It was a late Sunday night and Stephania Ergemlidze was sitting in her Philadelphia apartment watching the protests going on in her hometown and wanted to find a way to help. As she paced back and forth in her living room, a thought suddenly crossed her mind.
“Maybe I should take the hoop out of retirement,” Ergemlidze said. “Let’s try to bring some light to what is a serious topic and try to ease the tension.”
With no particular direction, Stephania dragged her hand-crafted portable hoop into City Center with hopes to once again unite her city through basketball. Joined by her friends, Khalil Gardner and Jaquill Shackelford, the trio rallied the locals of Philly with the energy that the round ball brings.
Before Ballin For Justice went viral, she had second thoughts on her initiative. The Fairmount native felt indifferent that her idea would serve as a distraction rather than a unifier.
“I didn’t know how people were going to take it,” the 26-year old said. “I didn’t know what the outcome would be. I was hoping that it would be perceived for what I intended it to be. Then we started doing it and I wasn’t nervous anymore.”
With COVID-19 still sweeping the nation and no live basketball to enjoy, Ergemildze felt that her hoop could help to fill the void. Ballin For Justice has gathered many people in Philadelphia, Los Angeles and Minnesota.
“Everybody was warning me before I left, it’s going to be really dangerous in Minneapolis,” Ergemildze said. “We got out there and it was actually a beautiful experience because the community was already trying to heal and bring itself together. We just got a chance to join in on that. They had this big barbeque and everybody was together and at [George Floyd’s] memorial. We set up our hoop there and it was a really cool experience.”
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A post shared by Stephania Ergemlidze (@stephaniae) on Jun 6, 2020 at 7:20pm PDT
Ergemilidze spent years working in her family’s home and decoration business, where she did everything from creating pottery to selling decor. She learned a ton of skills while working with her parents but dreams of running her own business. Ultimately, she took the leap in 2018.
“I wanted to start up my own page, but without having a voice it’s very difficult to actually create real change,” Ergermilidze said. “I had to have a voice that people listen to, so I started making content. I saw that people liked my basketball videos, so that was the easiest way to make content. Doing something I already knew how to do and that I loved to do.”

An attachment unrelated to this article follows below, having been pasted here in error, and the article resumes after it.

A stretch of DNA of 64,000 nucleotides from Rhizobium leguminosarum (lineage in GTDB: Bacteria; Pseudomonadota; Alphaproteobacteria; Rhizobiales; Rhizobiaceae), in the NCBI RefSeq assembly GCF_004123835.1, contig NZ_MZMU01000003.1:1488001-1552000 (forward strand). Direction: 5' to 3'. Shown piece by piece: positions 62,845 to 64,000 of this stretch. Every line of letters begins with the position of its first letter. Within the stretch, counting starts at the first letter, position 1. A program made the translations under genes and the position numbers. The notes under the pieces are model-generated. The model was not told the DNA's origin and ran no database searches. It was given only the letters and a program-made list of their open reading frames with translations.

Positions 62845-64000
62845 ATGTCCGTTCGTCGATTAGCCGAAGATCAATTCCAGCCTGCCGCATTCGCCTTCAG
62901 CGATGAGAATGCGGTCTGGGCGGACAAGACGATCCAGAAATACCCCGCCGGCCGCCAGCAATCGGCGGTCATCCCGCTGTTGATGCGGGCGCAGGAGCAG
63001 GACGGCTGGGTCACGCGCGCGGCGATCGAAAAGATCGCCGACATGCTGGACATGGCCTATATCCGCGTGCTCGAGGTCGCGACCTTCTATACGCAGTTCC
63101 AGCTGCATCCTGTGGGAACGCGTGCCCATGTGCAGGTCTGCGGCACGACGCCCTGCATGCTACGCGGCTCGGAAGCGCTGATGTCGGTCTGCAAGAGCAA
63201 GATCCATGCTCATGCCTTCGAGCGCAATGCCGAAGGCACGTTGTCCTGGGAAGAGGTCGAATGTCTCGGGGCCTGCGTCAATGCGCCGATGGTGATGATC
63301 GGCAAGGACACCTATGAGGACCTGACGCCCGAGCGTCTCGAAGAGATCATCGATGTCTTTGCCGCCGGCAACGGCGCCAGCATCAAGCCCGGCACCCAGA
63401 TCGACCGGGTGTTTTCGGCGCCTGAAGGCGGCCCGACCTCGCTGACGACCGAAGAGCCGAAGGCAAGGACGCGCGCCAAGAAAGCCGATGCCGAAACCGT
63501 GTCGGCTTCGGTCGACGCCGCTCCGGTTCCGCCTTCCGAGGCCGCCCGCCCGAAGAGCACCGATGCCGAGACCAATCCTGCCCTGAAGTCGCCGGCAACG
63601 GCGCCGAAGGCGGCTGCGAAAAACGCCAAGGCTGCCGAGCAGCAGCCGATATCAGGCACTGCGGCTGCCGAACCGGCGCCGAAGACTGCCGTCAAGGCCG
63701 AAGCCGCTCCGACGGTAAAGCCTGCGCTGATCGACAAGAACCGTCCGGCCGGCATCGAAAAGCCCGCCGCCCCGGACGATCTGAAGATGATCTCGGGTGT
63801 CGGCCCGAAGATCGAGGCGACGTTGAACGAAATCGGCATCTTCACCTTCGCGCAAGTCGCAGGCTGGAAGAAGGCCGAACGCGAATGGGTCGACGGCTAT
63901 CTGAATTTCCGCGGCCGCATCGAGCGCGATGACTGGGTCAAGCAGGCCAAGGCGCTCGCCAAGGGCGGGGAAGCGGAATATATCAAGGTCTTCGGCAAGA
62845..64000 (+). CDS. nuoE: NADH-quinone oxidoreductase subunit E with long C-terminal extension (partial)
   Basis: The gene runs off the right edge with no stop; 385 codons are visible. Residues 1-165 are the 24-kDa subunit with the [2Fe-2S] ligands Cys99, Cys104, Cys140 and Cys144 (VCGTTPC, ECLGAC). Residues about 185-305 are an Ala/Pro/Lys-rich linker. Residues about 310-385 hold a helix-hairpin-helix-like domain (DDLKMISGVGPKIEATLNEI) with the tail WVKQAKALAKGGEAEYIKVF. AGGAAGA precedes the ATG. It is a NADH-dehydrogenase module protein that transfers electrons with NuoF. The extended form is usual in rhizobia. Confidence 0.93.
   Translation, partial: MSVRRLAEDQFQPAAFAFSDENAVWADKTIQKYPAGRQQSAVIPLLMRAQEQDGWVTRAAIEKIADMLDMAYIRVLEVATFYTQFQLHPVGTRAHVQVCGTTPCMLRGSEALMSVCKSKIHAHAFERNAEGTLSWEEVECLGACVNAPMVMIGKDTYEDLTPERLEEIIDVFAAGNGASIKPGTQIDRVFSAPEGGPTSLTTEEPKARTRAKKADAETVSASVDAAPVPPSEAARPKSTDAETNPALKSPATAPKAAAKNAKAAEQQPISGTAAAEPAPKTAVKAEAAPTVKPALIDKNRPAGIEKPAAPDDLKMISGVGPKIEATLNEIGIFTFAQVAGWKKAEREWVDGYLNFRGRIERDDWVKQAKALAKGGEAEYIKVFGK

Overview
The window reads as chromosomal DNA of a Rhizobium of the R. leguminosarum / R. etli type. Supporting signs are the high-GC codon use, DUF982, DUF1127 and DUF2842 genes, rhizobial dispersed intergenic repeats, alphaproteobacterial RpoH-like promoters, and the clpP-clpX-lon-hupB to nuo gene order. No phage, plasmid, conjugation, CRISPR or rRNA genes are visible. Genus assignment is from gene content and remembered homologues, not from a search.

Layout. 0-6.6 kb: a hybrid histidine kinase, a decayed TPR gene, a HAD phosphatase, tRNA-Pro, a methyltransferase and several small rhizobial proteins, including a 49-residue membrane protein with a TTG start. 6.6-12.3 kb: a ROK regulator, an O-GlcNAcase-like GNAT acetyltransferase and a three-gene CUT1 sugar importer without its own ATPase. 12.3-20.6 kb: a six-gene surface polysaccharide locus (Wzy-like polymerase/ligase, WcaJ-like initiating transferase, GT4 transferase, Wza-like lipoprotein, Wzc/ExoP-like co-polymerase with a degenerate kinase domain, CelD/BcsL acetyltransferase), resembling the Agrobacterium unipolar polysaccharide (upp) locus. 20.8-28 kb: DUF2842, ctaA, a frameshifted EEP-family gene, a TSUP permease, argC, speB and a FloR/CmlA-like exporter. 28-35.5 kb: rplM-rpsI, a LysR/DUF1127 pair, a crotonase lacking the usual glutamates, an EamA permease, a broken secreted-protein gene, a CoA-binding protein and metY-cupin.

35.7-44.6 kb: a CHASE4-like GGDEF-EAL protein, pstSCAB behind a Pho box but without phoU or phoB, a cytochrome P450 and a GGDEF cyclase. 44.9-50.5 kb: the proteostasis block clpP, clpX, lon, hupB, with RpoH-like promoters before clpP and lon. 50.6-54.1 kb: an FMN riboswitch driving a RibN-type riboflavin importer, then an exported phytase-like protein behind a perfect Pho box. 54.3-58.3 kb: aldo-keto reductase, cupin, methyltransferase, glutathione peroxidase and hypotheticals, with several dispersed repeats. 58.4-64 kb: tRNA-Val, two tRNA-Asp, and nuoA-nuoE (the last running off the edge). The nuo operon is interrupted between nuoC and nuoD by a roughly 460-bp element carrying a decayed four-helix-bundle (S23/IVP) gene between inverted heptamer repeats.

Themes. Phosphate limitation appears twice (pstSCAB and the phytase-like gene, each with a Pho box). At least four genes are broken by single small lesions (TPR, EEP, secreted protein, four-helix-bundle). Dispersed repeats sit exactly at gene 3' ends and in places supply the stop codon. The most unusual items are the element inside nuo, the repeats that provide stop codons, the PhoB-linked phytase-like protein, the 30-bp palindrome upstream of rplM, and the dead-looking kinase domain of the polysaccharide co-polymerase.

The movement took off in 2019.
Under her @Basketball handle, she used her portable hoop to gather content and play one-on-one with people from Times Square to The National Mall. On her first day out with her friends, she met one of Philadelphia’s finest, Meek Mill, to kick off her project.
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A post shared by Stephania Ergemlidze (@stephaniae) on Jul 29, 2019 at 8:47am PDT
“He got out and his cousin played me and it was something I enjoyed doing,” said the Philadelphia native. “I loved how it worked and the experience that I had. I saw how happy it made people and it did bring people together. Everybody was stopping watching or trying to play or cheering, they were excited.”
Basketball has been the driving force in her life since she was a child.
When she was three years old, doctors diagnosed her with Hyperpronation. The Ergemildze’s feared their daughter would be unable to walk, let alone play sports. Through training to walk on casts and physical therapy, Stephania would grow up to walk and find her love for basketball. The same love that basketball gave her, is the same love she wants to share with the world.
“I did what I could in the best way that I knew how,” said Ergemildze. “I know how to bring people together through basketball. I can’t do something that I don’t know how to do. That’s my specialty. That was the best thing I could do with my platform with my audience that I have.”
Ergemildze plans to spread Ballin For Justice throughout the country and is seeking funding to do so. She understands that it may be hard to do so now, but she will continue to drag her hoop around no matter the costs.
“Ideally if we could do it everywhere, that would be awesome,” said Ergemildze. “If we can get the funding to do it let’s go across the country. Having funding makes it easier to do. I’ve been doing this the past year, it’s something that I would do regardless of if I had funding or not.”